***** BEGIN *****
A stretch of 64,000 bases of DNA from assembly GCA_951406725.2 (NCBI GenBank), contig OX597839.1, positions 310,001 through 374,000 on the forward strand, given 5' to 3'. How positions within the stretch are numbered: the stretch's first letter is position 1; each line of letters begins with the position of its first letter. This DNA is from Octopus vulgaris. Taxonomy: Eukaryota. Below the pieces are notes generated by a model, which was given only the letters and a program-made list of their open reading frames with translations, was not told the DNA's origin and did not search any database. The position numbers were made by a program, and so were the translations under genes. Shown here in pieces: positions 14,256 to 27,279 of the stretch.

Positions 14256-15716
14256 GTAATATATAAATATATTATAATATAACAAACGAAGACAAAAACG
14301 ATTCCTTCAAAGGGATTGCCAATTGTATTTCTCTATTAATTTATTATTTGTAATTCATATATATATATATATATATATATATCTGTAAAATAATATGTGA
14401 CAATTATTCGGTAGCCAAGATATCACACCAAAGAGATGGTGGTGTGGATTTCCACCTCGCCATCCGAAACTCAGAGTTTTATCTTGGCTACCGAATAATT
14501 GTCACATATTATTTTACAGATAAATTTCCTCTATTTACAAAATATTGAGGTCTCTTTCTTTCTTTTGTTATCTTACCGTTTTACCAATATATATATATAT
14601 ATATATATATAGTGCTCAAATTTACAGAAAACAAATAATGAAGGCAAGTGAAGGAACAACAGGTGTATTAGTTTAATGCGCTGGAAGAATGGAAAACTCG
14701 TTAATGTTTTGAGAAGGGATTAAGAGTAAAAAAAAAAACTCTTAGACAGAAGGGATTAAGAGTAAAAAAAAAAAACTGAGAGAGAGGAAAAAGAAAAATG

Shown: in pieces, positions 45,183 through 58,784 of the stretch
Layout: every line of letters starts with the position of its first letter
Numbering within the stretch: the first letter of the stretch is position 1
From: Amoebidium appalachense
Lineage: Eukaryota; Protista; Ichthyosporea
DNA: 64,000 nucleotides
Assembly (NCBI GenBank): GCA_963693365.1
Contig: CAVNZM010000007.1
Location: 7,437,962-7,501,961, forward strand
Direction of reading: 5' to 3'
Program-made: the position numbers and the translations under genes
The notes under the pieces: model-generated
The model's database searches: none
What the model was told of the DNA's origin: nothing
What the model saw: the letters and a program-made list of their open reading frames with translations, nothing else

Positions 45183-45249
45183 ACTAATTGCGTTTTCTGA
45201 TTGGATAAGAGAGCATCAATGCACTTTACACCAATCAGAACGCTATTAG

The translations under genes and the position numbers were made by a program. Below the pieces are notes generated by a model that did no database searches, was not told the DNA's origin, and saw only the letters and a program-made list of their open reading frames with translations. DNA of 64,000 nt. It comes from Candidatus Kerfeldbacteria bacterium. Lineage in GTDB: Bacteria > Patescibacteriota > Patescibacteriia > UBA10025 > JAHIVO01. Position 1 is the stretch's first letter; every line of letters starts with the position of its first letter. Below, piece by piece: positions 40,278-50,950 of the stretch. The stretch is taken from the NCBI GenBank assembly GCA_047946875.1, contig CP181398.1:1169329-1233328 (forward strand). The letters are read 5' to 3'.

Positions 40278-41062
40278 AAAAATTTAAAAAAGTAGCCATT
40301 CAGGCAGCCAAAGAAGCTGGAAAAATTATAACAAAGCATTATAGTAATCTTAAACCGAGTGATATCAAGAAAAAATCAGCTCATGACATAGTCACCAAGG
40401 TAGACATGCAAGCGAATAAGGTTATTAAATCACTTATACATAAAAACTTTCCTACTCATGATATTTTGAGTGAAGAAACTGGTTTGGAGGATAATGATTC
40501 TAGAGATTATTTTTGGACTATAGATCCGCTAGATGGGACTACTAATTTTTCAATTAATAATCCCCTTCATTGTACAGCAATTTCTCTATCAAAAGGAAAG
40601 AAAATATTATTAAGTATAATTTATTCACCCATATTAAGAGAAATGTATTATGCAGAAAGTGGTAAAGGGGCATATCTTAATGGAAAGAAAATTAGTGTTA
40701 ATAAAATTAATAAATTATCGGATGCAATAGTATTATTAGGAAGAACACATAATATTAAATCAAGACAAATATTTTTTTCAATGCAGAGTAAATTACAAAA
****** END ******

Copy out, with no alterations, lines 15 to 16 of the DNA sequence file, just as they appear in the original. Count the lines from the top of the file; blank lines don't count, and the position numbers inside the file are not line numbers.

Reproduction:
Assembly (NCBI GenBank): GCA_963693365.1
Contig: CAVNZM010000007.1